If you go to a court trial as a self-represented party, you might feel overwhelmed by the court process. This is especially the case if you’ve never been there before. Nonetheless, you are required to have some general information and follow court rules and the law. Unfortunately, you may not be all too familiar with legal issues and procedures. With this in mind, this write-up seeks to give you some going-to-court tips to help you ease up.
1. Don’t Miss Your Court Date.
The most important thing to remember about your court case is the date. By all means, the court is not any casual appointment that you can miss or reschedule. Besides, if you miss the court date or are late for the court hearing, you may lose your case. The judge can decide to dismiss your case or enter a judgment against you.
However, if you have a perfect reason why you can’t attend the court session, you can request that the case be “continued.” In other words:
● Call the opposing party or their attorney before the court date and continue the case.
● If they agree, let them put it in writing. Then, you’ll write a “Motion to Continue” indicating the day you’re requesting the court to reschedule the case to in your motion. Ensure you mention that the “Opposing party agrees to the change” in your action. Avail it to the other party or their attorney for signing.
● Please send it to the court clerk and keep a copy.
● Your hearing date will remain unchanged until the court approves your motion. However, stay in touch with the clerk’s office to check if the court has approved the move.
2. Arrive in Good Time
Another going-to-court tip you should keep in mind is to ensure you’re in court early enough before the hearing starts. If it’s your first time there, you may not know your way around, particularly in large courthouses with intricate hallways. You may end up running late if you’re not sure of where to go. Hence, arriving early gives you an excellent chance to settle down and relax as you familiarize yourself with the environment. Besides, you have enough time to find the correct courtroom where your case is.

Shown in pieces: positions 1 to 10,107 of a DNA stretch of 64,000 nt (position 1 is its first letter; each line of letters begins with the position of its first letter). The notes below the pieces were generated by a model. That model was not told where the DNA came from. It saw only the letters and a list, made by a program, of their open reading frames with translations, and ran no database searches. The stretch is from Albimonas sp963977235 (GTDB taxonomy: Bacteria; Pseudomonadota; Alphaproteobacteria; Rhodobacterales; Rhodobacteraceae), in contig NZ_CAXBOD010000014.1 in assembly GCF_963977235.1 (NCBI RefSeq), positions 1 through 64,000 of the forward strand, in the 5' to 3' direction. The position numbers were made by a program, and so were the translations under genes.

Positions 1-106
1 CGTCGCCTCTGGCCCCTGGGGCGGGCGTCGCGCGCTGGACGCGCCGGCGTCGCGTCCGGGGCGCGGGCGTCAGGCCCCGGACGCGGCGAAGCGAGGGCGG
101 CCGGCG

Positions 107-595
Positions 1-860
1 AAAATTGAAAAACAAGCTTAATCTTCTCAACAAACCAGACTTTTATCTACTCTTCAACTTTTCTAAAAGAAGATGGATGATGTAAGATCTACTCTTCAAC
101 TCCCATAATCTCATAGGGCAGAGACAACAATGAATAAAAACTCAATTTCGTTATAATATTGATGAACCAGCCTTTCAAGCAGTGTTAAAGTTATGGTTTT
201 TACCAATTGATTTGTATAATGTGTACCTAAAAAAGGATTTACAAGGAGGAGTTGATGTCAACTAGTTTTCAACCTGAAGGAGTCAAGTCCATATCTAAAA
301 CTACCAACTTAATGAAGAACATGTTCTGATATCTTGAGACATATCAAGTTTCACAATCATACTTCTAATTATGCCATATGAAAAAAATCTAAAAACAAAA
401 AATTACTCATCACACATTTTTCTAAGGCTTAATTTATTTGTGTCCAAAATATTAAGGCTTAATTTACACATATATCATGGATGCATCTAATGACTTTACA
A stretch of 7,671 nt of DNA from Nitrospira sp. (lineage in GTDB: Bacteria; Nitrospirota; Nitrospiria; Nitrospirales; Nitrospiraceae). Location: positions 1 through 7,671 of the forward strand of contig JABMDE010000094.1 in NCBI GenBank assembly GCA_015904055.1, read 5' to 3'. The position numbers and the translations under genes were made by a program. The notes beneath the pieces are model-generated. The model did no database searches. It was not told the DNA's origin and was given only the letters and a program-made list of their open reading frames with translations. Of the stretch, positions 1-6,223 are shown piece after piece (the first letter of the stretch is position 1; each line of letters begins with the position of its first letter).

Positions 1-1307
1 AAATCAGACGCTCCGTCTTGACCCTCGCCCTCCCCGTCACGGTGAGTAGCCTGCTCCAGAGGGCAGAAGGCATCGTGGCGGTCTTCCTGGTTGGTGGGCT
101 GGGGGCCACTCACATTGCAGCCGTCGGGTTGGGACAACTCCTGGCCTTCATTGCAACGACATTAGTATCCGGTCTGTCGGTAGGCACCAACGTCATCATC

As a tip for finding your way around, you can use courtroom digital signage to help in wayfinding. Check the main courthouse lobby for a digital directory for directions. Most courts now provide digital maps pointing to specific courtrooms and courthouse directory listings.
3. Dress Appropriately
You must show respect for the court in the way you dress. While you don’t have to buy new clothes for a court appearance, t-shirts, tank tops, worn-out jeans, sunglasses, and halter tops are inappropriate. Dress in the same way you would for a job interview. Also, don’t chew gum, drink, or eat in the courtroom.
4. Behavior in the Courtroom
Remember to sign in once you get to the specific courtroom where your case is. Doing so alerts the court that you’re there already. If you have any questions or concerns, talk to the court staff or court clerk. They’ll assist you appropriately.
It’s equally important that you:
● Don’t bring children to court, as many of the things discussed in court aren’t appropriate for them. Consider getting childcare services for your child.
● Bring your evidence and copies of each document you may have, and be prepared
● Stand as the judge enters or leaves the courtroom
● Speak to the judge while standing. They’ll let you know when to talk.
● Never get into an argument with the other party in court. Instead, speak calmly and confidently and always speak directly to the judge unless asked to answer questions from the other side. Similarly, don’t interrupt when there’s something you disagree with. Alternatively, raise your hand to show the judge you have something to say and wait to be allowed to speak.
● Be audible when speaking and address the judge as “your honor.” Also, try to use legal language if possible.
● Don’t talk on your way out of the courtroom, even outside the door
● Remember not to bring your cell phone to the courtroom. If you must, ensure you switch it off.
● Ensure the court has your current mailing address and contact information, as the judge may need time to cross-examine your case. Later, they may decide to mail the decision once it’s out.
Lastly, remember that court sessions sometimes drag depending on the cases going on. Thus, allow yourself plenty of time before and after your hearing for travel and other engagements in your day.
The courtroom calls for proper conduct and behavior. If you have never been to court before, you may feel overwhelmed and lost if you don’t have legal advice. Nonetheless, the above going-to-court tips can help ease the tension and prepare you for what’s to come. Dress well, show up, be confident, do your part, and hope that you get a fair ruling at the end of it all.
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